The collaborative electronica-infused music project by tide/edit’s Clarence Garcia and AOUI’s Paolo Yazon merges their math rock backgrounds as x2, approaching introspection and ambience as brief exercises in contemplative grace. “Magenta,” one of the tracks in their first EP, cmyk, is warm and reassuring even in its abruptness. It finds its comfort exploring within the spectrum of electronic music, with looser rhythmic structures unlike its creators’ stylistic origins that thrives more in tension but without the full weight of post-rock’s more expansive textures. The duo lists down the Wikipedia entry for “music as a coping strategy” on their Facebook page, effectively stating their intent. On “Magenta” and cmyk in general, the duo offers digestible treatments without too much idiosyncrasy nor tedium.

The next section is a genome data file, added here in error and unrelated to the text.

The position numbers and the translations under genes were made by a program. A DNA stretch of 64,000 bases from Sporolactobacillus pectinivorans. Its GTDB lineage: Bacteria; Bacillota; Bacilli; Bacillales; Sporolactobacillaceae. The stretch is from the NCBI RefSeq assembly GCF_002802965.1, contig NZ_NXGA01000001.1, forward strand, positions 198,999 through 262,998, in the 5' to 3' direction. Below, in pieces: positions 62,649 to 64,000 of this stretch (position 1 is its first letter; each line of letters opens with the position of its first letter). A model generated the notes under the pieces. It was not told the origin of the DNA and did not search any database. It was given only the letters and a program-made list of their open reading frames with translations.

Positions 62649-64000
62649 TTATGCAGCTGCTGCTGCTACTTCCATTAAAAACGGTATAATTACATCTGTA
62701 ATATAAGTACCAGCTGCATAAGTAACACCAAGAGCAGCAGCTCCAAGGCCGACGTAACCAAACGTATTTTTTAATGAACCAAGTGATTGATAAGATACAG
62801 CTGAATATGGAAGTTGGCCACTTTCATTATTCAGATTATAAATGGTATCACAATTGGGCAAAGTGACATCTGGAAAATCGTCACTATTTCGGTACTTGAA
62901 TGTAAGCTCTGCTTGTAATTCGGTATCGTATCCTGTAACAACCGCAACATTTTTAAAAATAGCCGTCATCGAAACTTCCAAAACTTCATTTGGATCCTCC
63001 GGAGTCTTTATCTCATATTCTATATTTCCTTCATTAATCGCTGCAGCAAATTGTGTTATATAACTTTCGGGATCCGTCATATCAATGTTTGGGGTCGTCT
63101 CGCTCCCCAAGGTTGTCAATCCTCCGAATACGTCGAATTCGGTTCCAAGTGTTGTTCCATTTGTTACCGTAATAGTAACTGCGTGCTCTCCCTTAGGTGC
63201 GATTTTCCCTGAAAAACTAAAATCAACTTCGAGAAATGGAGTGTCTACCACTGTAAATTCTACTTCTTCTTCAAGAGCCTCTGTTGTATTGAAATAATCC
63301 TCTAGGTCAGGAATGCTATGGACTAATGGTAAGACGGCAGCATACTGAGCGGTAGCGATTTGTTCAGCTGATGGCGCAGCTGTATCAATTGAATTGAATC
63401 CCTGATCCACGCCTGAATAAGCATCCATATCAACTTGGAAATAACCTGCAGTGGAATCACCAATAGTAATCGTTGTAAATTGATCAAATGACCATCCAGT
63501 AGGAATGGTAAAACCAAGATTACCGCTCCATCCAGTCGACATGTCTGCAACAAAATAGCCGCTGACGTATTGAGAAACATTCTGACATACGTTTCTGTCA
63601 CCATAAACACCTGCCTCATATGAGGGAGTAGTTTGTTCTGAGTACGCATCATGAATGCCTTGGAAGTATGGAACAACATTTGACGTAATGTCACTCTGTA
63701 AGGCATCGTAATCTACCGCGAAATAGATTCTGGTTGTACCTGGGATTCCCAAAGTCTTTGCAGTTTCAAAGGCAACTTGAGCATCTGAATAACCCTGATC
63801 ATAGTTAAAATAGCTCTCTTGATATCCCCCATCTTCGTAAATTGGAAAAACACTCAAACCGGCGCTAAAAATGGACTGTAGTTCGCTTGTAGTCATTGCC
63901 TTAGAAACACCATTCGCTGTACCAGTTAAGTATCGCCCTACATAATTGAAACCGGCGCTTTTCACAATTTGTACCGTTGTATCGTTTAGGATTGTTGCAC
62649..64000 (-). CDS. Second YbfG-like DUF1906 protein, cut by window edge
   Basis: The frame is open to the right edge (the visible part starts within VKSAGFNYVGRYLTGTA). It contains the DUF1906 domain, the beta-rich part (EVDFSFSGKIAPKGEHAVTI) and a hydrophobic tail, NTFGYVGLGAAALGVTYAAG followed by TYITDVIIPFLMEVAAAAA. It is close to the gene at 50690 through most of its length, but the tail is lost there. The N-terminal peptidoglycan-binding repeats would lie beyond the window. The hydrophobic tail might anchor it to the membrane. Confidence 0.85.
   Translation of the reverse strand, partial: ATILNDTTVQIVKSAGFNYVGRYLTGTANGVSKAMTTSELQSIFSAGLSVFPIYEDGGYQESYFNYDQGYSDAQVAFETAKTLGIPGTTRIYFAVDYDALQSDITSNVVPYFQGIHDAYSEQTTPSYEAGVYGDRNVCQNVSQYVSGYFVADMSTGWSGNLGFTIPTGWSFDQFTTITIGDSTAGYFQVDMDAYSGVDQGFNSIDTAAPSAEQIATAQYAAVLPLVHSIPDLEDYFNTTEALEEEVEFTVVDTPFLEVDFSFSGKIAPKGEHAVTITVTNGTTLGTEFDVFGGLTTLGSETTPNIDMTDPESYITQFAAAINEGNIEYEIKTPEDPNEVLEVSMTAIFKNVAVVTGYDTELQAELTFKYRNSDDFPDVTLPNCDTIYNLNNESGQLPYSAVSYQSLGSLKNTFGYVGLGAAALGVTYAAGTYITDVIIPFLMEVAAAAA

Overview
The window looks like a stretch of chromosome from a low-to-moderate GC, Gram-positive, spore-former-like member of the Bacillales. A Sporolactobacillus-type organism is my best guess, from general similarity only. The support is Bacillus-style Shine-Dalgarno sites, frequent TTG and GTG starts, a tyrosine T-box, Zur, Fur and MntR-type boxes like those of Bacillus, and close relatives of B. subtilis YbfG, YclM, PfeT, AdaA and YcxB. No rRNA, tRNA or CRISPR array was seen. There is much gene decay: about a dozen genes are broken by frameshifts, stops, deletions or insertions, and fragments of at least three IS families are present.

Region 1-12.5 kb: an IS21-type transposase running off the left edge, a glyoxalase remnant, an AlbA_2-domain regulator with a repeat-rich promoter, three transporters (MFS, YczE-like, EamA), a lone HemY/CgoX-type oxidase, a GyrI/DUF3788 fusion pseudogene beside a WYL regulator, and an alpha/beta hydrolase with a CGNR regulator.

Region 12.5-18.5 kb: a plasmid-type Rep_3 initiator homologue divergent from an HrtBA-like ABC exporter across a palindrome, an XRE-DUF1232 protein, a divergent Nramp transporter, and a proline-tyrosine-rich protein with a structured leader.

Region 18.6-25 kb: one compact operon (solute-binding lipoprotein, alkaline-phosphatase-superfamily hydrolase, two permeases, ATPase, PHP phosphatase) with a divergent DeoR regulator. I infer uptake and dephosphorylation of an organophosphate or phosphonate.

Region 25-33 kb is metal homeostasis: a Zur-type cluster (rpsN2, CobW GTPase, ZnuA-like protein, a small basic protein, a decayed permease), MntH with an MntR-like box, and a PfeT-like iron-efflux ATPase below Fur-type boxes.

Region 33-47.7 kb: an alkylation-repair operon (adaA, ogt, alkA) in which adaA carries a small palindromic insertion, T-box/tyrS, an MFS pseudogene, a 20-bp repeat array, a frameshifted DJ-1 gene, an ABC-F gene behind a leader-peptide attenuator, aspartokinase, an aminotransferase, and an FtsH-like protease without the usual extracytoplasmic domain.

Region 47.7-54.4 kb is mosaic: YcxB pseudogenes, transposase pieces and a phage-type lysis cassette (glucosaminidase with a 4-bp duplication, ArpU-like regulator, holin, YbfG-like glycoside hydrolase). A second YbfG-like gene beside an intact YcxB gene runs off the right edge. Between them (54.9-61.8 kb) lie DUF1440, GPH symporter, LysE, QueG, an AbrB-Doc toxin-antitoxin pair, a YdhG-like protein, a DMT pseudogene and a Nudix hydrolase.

‘water me down’ – Vagabon (Pamcy remix) (PH)

One of my favorite newsletters I received from a week ago was a feature story on Bandcamp detailing New York-based artist Vagabon’s favorite records on the streaming site, including a remix of one of her hits, “Water Me Down,” by none other than Filipino producer Pamcy.

Vagabon shared that a friend sent her a link to Pamcy’s music and instantly connected with her music, “I’ll bet she could make a remix of ‘Water Me Down’ that elevates its house-y aesthetic,” she says. Pamcy’s remix rhythmically expands “Water Me Down” with classy and chic sonic details that kept the balminess and familiarity of the original intact. Pamcy’s intuitive choices keep getting better and better: deconstructing pop, R&B, soul, and electronica and knowing which sections to stimulate fully to their potential. The result always demonstrates tenderness and a genial kind of sophistication, and this remix is no different.

Related: Get to Know – Pamcy

‘กักใจ’ – LUSS (TH)